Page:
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CMF Has Transformed The PCC 

By Ernest Sumelong

CameroonPostline.com — At a time churches are rocked by leadership crisis, the leading movement of the Presbyterian Church in Cameroon, PCC, is being praised for transforming the church.

PCC Synod Clerk, Rev. William Anwenzoh, Saturday, August 31, expressed the appreciation of the PCC to the National Committee (NATCOM) of the Christian Men’s Fellowship, CMF, for bringing positive changes in the church, especially in terms of greater accountability and moral probity.

Transparency, financial accountability and moral probity have been the cardinal values preached during the four-year reign of the current CMF executive led by its National President, Barrister Nico Halle, The Post learnt. Rev. Abwenzoh used the CMF NATCOM meeting to formally express the recognition of the Moderator, Right Rev. Dr. Festus Ambe Asana, regarding the work the men’s movement has been doing so far.

He listed some of the important activities of the CMF executive to include the campaign to have Religious Knowledge recognized in the country, the fight against corruption, moral decadence and homosexuality, vices which have had a footstool even in the Church.

Through this crusade, the CMF visited Governors, Senior Divisional Officers, SDOs, Government Delegates, Mayors and the Moderator of the PCC, praying with them and sharing Bibles. The CMF, during this campaign, urged the officials to serve the people with the fear of God. Rev Abwenzoh, nonetheless, acknowledged that the Church was still beset by challenges, which like a church they are working hard to meet.

He mentioned, among others, alleged financial improprieties by some church officials placed to head certain institutions. He also talked of divisions and misunderstandings among Christians and leaders in the Church’s movements. But the Synod Clerk boasted that the Church was doing fairly well generally and that it is traditional for them to be very critical of themselves in order to improve.

Earlier, while addressing members, Nico Halle, known for his campaign for moral uprightness and peace, urged CMF executive members to live up to expectation and manage the Church’s money with greater transparency, because, according to him, they have a duty to serve God’s people well.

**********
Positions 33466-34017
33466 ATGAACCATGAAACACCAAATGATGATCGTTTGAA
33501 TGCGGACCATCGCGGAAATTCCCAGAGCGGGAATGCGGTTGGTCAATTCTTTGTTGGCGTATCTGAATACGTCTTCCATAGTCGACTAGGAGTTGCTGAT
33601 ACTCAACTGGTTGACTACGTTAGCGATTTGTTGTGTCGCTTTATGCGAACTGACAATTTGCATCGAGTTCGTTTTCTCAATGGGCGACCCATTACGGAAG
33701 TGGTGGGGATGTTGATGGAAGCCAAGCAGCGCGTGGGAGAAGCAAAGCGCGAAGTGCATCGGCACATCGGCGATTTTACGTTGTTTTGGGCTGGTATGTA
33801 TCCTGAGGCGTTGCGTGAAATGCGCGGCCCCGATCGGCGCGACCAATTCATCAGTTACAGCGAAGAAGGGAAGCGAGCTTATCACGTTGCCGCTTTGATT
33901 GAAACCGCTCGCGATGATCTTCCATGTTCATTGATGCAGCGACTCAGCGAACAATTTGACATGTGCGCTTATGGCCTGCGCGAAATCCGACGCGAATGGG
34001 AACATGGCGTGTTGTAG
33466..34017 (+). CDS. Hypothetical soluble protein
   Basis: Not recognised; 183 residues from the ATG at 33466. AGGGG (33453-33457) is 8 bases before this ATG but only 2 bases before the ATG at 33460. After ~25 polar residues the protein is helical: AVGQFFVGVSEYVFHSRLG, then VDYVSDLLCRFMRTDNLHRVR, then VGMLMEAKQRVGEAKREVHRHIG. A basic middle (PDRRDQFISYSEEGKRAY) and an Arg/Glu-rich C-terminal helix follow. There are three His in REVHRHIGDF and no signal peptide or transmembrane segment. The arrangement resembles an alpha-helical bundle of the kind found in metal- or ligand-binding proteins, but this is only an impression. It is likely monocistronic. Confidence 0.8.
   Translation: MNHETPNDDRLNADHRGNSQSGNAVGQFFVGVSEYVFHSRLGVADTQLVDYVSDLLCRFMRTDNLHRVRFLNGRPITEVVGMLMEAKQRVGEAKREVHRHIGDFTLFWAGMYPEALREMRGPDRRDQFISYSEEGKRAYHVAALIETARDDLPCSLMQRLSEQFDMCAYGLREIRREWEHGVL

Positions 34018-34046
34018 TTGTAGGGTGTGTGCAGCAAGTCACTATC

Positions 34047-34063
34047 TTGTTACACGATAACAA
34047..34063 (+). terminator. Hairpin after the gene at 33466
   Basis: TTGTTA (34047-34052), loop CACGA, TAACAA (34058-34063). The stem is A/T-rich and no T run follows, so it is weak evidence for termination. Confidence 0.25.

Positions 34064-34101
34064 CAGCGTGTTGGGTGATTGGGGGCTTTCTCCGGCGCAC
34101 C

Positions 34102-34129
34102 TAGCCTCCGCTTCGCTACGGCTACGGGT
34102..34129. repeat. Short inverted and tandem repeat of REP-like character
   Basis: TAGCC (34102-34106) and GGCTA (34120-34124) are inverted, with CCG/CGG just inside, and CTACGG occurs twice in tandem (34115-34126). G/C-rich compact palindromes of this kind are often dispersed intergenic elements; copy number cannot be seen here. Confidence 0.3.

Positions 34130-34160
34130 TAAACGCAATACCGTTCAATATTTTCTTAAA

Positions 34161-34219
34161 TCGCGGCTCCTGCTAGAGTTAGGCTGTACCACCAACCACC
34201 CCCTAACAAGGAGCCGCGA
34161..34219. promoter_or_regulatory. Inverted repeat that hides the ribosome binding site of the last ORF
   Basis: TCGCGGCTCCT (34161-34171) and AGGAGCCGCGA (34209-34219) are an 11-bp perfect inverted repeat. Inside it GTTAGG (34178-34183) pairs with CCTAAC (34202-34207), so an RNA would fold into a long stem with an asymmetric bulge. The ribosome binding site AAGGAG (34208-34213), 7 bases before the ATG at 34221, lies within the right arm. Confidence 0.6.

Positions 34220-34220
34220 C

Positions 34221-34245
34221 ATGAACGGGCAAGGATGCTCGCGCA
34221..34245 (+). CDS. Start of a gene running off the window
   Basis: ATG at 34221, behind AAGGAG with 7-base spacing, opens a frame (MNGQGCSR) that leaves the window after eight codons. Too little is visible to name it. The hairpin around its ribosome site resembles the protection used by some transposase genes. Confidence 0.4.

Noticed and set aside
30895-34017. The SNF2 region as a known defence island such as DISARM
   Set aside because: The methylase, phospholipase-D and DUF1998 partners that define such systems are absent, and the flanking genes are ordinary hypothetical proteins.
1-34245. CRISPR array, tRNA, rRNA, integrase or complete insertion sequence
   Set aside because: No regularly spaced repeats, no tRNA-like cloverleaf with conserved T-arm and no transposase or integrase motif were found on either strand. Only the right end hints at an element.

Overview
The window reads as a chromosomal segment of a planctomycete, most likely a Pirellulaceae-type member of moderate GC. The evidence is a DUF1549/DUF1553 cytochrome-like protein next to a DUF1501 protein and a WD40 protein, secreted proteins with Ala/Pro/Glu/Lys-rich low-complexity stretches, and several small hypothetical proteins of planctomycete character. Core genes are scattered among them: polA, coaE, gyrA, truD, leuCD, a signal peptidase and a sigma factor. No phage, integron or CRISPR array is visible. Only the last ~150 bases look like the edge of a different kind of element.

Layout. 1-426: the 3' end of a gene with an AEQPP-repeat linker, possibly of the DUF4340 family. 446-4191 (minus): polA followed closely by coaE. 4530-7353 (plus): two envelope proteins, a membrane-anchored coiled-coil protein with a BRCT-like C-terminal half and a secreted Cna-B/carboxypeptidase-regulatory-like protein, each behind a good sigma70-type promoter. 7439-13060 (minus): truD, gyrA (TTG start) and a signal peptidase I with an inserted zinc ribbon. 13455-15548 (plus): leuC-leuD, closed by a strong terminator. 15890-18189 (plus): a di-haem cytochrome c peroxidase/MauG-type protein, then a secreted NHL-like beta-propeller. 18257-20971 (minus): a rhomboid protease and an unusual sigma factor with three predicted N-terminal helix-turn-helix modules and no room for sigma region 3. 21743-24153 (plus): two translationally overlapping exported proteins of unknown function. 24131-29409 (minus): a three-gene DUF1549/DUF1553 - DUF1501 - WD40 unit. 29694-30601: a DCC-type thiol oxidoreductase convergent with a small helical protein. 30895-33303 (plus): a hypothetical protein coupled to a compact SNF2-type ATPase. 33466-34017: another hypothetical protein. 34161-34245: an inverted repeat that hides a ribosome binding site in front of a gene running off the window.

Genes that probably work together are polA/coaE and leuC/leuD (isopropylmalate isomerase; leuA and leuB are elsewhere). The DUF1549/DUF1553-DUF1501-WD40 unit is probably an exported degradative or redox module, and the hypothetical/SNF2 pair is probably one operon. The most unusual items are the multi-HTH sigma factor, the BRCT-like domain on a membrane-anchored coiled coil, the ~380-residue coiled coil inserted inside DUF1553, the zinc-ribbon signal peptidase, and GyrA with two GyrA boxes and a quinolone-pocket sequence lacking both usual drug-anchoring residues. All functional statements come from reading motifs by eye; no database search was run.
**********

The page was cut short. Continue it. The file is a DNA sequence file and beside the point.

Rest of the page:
“If we preach against corruption and practice the same vice, then the movement has failed. The church has a role to play in sanitizing society and can also contribute in stopping violence in the world,” the CMF head said. Nico Halle said the church can raise its voice and condemn such violence as in Syria and many parts of the world.

“However, we can only do this when we are morally upright. We should ensure greater transparency and accountability, which the church is suffering from,” he said. The issue of transparency and accountability became the main crusade of the CMF owing to past scandals of unrestricted swindling of church money generously contributed by Christians for God’s work.

Education Secretaries, heads of certain divisions and projects as well as other leaders allegedly pilfered church money and were mired in acts of corruption. This is what the Nico Halle CMF-led executive has fought in the greater part of their mandate to minimise. Talking to reporters, Nico Halle said in the two-day meeting, they had fruitful and peaceful deliberations on issues bordering on the church and the CMF.

“We want to thank the Moderator for ushering change and the other church movements for their contributions towards the growth of the church. While we are not brandishing perfection, we think it is important to fight against ills in the church such as corruption and embezzlement,” he said.

National Secretary for Men’s Work, Rev. Dr. Michael Fai, and the National Secretary for Women’s Work, Beatrice Ngeh, all praised the contributions of the CMF executive in changing the PCC.
The CMF, which started 25 years ago with 200 men, now has 18,500 members in 763 groups spread in 25 presbyteries and three Regions namely; Northwest, Southwest and East Mungo Regions. The CMF NATCOM assembly had the leaders of the 25 presbyteries of the church and other church leaders.

First published in The Post print edition no 01462

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